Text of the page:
Background: There have been several cross-sectional studies reporting that delayed heart rate recovery (HRR) after exercise is associated with the development of the metabolic syndrome (MetS). However, there have been few longitudinal studies. We evaluated the longitudinal association of delayed HRR following a graded exercise treadmill test (GTX) with the incident MetS including metabolic parameters as adjusting factors.

Methods: A retrospective longitudinal cohort study of participants without MetS, diabetes or cardiovascular diseases has been designed. HRR was calculated as peak heart rate minus heart rate after a 1-minute rest (HRR 1), heart rate after a 2-minute rest (HRR 2), and heart rate after a 3-minute rest (HRR 3). To investigate the association between HRR and incident MetS, multivariate Cox proportional hazards analysis was performed.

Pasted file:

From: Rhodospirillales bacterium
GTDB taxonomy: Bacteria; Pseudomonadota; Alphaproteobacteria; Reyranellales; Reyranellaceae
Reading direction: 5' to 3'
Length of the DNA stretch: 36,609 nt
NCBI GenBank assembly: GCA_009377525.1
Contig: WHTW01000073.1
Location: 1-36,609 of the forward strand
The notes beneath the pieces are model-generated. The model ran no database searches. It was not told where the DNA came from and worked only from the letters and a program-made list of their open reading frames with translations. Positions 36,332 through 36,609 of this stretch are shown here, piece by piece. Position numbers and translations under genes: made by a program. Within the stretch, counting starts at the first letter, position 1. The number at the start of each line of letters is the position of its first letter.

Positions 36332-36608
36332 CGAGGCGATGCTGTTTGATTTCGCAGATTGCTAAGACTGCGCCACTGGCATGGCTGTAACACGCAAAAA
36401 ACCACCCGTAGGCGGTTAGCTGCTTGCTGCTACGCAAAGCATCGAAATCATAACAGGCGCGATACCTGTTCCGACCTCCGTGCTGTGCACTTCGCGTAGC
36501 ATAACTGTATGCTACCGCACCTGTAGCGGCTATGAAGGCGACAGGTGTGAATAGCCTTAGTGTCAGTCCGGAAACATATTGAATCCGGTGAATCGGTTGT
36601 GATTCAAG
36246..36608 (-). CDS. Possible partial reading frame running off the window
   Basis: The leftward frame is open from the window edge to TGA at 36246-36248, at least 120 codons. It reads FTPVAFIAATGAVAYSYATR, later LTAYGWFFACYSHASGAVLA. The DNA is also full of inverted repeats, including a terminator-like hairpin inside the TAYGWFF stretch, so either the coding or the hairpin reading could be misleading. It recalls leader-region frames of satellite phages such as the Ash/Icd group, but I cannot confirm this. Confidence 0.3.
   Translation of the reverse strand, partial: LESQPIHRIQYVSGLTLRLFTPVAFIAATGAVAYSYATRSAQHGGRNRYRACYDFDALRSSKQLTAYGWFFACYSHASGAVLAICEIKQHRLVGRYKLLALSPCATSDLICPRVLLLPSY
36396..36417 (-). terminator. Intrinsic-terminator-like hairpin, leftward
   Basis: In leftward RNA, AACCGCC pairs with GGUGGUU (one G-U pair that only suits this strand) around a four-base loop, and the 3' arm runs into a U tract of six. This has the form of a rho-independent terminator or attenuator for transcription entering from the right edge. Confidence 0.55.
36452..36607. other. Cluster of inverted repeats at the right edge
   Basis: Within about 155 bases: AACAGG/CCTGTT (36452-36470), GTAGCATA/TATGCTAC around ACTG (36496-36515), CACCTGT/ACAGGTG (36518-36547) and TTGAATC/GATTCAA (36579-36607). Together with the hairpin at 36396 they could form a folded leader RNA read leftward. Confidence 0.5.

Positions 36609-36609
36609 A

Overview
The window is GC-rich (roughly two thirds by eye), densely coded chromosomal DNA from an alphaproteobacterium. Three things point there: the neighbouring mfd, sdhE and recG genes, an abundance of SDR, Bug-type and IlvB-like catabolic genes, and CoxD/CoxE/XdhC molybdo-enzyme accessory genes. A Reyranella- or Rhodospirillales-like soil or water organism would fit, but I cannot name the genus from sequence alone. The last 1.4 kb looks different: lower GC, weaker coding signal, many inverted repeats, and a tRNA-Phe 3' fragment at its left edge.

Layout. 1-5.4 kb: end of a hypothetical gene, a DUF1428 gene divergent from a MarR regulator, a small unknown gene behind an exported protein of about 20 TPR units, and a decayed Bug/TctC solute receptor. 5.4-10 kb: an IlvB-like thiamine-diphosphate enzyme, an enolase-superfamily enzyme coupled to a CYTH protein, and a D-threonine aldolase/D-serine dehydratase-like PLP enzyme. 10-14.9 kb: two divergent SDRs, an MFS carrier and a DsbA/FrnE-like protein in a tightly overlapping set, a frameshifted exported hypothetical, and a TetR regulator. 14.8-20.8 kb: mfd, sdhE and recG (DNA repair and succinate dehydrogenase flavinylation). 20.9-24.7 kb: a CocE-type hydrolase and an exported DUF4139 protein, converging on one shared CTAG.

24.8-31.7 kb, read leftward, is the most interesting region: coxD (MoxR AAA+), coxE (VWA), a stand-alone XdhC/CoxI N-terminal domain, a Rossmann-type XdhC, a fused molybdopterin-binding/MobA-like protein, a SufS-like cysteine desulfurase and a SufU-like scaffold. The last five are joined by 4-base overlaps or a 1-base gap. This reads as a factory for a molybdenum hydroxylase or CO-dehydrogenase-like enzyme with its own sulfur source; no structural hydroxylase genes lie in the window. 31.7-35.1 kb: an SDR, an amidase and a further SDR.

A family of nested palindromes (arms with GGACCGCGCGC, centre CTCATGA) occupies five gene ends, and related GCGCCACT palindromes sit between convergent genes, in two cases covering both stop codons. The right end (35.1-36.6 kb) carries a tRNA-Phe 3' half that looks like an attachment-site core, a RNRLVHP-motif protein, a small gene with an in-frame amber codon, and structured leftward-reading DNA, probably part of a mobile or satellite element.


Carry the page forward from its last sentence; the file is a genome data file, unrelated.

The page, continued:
Results: During 9,683 person-years of follow-up between 2006 and 2012, there were 676 (31.2%) incident cases of the MetS. After adjustment for age, sex, smoking status, baseline heart rate, peak heart rate, peak oxygen uptake, hs-CRP, waist circumference, systolic blood pressure, TG, LDL-C, HDL-C, fasting plasma glucose, HOMA-IR, and HbA1c, the hazard ratios (HR) [95% confidence interval (CI)] of incident MetS comparing the first and second tertiles to the third tertile of HRR 3 were 1.492 (1.146-1.943) and 1.277 (1.004-1.624) (P for trend = 0.003). As a continuous variable, after full adjustments, the HR (95% CI) of incident MetS associated with each 1-second decrease in HRR3 was 1.015 (1.005 -1.026) (P = 0.004).

Conclusion: Delayed HRR 3 after exercise could predict incident MetS, even after adjusting for metabolic parameters. However, HRR 1 and HRR 2 have not shown the statistic significance.


T. Yu: None. S. Jin: None. K. Hur: None. J. Bae: None. J. Jee: None. J. Kim: None. M. Lee: None.

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